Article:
Good luck with everything. I hope you can come up with a solution or two.
    shimmerz, EveHarrington and Freida like this.
  8. Freida

    Freida Been There, Done That, Lived to Tell the Story Premium Member

    @LuckiLee and hubby went to the same school of supporters -- he says that almost word for word to me some times LOL
    shimmerz and LuckiLee like this.
  9. Fadeaway

    Fadeaway I'm a VIP Donated

    For goodness sakes don't try and wake her up. She probably didn't know that she was violent in her sleep untill you guys started living together. I was clueless until I my husband moved in. It was only because he told me that I knew. I remember nightmares but not the ones that make me thrash about at night.

    If you can ignore it the best you can. I asked my hubby how he handled it and he said he scoots to the edge of the bed and puts a pillow between us as a barier.
    Freida, LuckiLee and EveHarrington like this.
  10. barefoot

    barefoot I'm a VIP Premium Member Donated

    Ask her what - if anything - she’d like you to do when this happens.

    I’d warn against touching her (putting your arms around her to comfort her or gently shaking her awake etc) as you could intensify whatever fear/panic she is experiencing and you could well find yourself on the receiving end of a smack or a kick etc.

    Being woken up from a deep sleep is very disorientating - and even more so when you’ve been caught up in a nightmare or night terror. So, waking her up isn’t necessarily going to make her feel better anyway - yes, you’ll have taken her out of her nightmare but it’s a real shock to the system being dragged out of sleep, trying to orientate yourself, feeling panic in your body from your nightmare and trying to make sense of it and then having to calm yourself down enough to be able to go back to sleep again.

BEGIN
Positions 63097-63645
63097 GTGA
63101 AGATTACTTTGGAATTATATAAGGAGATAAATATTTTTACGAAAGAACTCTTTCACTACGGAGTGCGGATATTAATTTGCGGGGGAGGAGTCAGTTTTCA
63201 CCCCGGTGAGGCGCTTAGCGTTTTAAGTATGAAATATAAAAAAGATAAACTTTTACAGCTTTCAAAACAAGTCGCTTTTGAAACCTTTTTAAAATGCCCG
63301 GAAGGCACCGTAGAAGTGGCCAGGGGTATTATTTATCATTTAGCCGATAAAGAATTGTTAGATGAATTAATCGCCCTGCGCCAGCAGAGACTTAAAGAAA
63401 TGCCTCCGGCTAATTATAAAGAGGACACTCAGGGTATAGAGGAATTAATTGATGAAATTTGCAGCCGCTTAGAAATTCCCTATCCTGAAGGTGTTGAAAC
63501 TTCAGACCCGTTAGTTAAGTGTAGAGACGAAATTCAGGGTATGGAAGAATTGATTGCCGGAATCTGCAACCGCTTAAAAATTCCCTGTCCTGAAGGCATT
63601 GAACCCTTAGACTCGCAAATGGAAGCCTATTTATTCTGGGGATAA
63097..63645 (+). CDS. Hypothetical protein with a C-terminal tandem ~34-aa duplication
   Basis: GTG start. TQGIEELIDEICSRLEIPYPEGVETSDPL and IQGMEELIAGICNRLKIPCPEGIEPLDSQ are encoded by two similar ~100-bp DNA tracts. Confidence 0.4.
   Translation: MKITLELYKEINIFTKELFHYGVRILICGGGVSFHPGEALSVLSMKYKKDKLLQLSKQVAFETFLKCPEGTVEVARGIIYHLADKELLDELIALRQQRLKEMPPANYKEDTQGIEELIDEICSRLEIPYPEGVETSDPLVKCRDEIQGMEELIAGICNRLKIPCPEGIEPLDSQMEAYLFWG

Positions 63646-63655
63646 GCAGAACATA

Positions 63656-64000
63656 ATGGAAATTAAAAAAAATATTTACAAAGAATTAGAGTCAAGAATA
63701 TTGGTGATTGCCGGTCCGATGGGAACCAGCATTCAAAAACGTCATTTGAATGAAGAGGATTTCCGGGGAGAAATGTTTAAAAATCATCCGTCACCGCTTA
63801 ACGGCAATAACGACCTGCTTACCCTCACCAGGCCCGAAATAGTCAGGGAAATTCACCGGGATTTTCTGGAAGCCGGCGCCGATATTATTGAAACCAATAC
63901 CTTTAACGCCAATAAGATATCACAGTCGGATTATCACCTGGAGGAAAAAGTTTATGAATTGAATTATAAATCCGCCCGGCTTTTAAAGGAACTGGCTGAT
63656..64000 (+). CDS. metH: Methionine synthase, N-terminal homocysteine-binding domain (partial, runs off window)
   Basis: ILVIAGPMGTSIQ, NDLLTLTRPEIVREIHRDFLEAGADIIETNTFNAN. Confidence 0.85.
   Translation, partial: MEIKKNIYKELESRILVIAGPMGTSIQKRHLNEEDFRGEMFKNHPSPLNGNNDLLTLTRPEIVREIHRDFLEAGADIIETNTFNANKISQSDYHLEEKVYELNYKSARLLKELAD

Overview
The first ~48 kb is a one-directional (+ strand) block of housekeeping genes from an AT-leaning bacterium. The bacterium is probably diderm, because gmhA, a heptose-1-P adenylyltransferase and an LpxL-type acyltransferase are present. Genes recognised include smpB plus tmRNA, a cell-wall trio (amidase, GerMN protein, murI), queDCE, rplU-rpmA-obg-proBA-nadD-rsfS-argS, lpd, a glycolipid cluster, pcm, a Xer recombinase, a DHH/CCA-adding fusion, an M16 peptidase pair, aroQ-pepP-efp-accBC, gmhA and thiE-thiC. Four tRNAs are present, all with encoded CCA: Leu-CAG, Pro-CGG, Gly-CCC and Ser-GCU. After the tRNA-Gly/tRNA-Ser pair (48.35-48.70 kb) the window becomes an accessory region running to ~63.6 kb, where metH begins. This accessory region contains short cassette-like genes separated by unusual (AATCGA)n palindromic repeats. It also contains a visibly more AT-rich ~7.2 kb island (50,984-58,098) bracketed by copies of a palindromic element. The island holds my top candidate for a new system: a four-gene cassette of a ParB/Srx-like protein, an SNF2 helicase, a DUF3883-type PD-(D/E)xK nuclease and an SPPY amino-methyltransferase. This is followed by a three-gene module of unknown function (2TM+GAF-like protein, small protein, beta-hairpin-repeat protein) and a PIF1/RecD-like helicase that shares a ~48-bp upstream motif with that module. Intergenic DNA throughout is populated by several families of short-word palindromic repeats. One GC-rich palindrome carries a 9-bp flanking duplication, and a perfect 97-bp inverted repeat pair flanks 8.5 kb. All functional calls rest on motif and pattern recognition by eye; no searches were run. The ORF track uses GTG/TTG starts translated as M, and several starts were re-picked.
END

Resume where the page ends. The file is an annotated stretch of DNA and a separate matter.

Something that works for me - though this is more for night terrors and hallucinations, which I think happens in a different sleep state to nightmares plus my eyes are open even though I am not really seeing - is if my partner switches on the light. Might be worth a try? She doesn’t do it every time - only when she’s worried for my safety eg I’ve raced out of bed and am heading for the door so she worries that I’ll fall down the stairs or something.

    It is still disorientating and when I wake up I feel very confused and then embarrassed...it isn’t a positive experience. But I haven’t fallen down the stairs yet, which is quite a good pay-off in my book!
    Freida and LuckiLee like this.
  11. EveHarrington

    EveHarrington _______ in progress. Premium Member

    Agreed, don’t wake her up. This is a HUGE no-no for me as being woken up can ruin a whole day for me.
    Fadeaway, Freida and LuckiLee like this.
  12. shimmerz

    shimmerz My silence spoke a thousand words you never heard Premium Member

    I feel like this is what will work over time. PTSD symptoms aren't something that get fixed in a night or a week. It takes time to build a sense of security and safety in new situations (which is why avoidance is the 'thing' in PTSD).

    Let her know that you are there - even if she doesn't respond. Keep the energy in the room as calm as can be. Let her go through what she needs to go through and I am certain in time that she will settle down and start to sleep well again.

    I think it is when supporters expectations (of her getting good sleep) get in the way that it adds pressure to the mix. Trust that the two of you will be able to create a sense of safety together. It just takes time.
    Fadeaway, Freida and LuckiLee like this.